The cost of war in plain English
By JC Garrett
Online Journal Contributing Writer

Mar 25, 2008, 00:59

The war in Iraq has now cost Americans countless dollars and over 4,000 American lives. I say over 4,000 because the death toll put out by the Bush administration does not include all the American contractors that have died in the war.

There are studies that estimate the long-term costs as being anywhere from one to six trillion dollars, and the general consensus now -- even among the most optimistic Bush Believers -- is that the least we will end up spending in Iraq will be more than one trillion dollars. That's if we start pulling troops out tomorrow. Already, not counting such expenses as continued health care for wounded veterans, replacing worn-out equipment, or the increase in oil prices from $30 per barrel in 2003 to $111 per barrel in 2008, the actual appropriations for the Iraq war are currently more than $513 billion.

Leaving all future costs aside, and not counting those that have already accrued but have been hidden away in secret intelligence budgets and executive side-deals, let's talk about the $500 billion that is on the books, the undeniable dollars that can't be covered up or disputed by even the most thirsty of Bushie Kool-Aid drinkers.

Most normal folks like you and me really don't comprehend just how much money $500 billion is. When we hear experts tell us that the money we have spent in Iraq would be enough to ensure healthcare for millions of Americans, we get mad and shake our heads at the stupidity of preemptive war with a country that never posed a serious, credible threat to America. But we still don't fully understand the massiveness of such a huge amount of cash. I will attempt to put it in terms that don't require an advanced degree in economics to get a clear grasp on just how much dough we have wasted on this ill-advised foray into nation-building by force of arms.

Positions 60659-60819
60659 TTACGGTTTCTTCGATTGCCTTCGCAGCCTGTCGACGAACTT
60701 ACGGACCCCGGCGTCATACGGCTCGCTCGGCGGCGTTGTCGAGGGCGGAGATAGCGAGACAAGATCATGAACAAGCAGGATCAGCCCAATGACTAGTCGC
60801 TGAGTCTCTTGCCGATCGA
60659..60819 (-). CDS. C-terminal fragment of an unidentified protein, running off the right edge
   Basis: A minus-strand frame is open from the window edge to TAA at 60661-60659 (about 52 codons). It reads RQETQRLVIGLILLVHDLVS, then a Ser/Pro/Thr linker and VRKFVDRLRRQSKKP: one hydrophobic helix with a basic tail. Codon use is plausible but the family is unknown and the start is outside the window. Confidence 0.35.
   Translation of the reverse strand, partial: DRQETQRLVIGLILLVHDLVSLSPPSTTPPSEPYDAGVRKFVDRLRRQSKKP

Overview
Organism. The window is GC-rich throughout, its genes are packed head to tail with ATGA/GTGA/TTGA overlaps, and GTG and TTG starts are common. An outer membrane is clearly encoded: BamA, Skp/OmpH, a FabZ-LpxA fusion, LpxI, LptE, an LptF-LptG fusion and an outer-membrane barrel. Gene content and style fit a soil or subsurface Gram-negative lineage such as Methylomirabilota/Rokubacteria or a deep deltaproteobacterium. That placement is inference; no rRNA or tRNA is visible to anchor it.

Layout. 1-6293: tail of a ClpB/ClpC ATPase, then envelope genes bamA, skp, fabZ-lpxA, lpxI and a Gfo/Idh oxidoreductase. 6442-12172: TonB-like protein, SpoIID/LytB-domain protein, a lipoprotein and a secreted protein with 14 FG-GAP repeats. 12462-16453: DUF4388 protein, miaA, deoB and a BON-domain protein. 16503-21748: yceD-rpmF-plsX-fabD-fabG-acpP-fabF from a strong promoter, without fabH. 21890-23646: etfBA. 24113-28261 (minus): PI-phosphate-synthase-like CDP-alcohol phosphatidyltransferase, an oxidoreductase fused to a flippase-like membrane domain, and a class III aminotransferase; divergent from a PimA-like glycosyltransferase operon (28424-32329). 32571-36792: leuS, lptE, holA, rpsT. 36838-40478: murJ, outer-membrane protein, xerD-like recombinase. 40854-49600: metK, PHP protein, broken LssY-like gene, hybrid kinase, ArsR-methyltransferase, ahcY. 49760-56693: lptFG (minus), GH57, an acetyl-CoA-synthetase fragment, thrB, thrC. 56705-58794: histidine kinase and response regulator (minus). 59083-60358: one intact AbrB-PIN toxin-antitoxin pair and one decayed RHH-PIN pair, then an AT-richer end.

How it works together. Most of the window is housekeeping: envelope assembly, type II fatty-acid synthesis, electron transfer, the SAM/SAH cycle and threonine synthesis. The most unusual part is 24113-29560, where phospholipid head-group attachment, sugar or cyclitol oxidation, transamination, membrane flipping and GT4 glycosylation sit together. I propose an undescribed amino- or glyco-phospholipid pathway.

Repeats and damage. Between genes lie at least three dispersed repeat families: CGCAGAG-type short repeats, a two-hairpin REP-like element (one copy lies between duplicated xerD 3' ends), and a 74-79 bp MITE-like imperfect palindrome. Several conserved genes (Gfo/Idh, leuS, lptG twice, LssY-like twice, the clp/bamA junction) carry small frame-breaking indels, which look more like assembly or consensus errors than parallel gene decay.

Iraq has a population of about 27 million people. If all 27 million Iraqis were to each rob an American bank of $19,000-- that would add up to $513 billion.

Of course, most Iraqis have no desire to rob any bank -- especially one that they would have to cross an ocean to hold up. What Mr. Bush has told us to fear is "al-Qaeda in Iraq," a dubious term in that there was no al-Qaeda in Iraq until we invaded, and the group is actually a home-grown club of extremists who just decided to call themselves "al-Qaeda in Iraq". It was the biggest gift they could have given to the Bush Administration.

Nevertheless, when cornered, administration officials and military officers have reluctantly admitted that the number of terrorists belonging to "al-Qaeda in Iraq" or any of its affiliate groups has never been more than five or six thousand people. The rest of the people killing each other are simply Iraqis of different religious persuasions waging jihad amongst themselves in a bloody civil war over long-held prejudices. And then there are those Iraqis who have decided to kill Americans for the very compelling reason that one or more of their family members were killed by Americans. Most in this category simply want the American occupiers to leave their country, and have no intention of "following us home."

So just to make it fair, we will pretend that there are 10,000 "al-Qaeda" terrorists in Iraq, an exaggeration by any estimate. All 10,000 terrorists could have each robbed an American bank of $28,100 -- every single day of all five years of the war-- and that would add up to $513 billion. That's 1,825 consecutive days with 10,000 terrorists stealing a combined total of $281 million every single day.

And that's just what they would have had to steal to match our spending if not one more dollar was spent on this crazy war.

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